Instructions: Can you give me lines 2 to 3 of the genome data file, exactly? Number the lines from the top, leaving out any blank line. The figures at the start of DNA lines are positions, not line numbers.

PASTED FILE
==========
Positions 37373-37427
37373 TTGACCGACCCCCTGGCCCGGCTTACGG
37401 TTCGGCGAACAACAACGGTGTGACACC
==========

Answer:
37373 TTGACCGACCCCCTGGCCCGGCTTACGG
37401 TTCGGCGAACAACAACGGTGTGACACC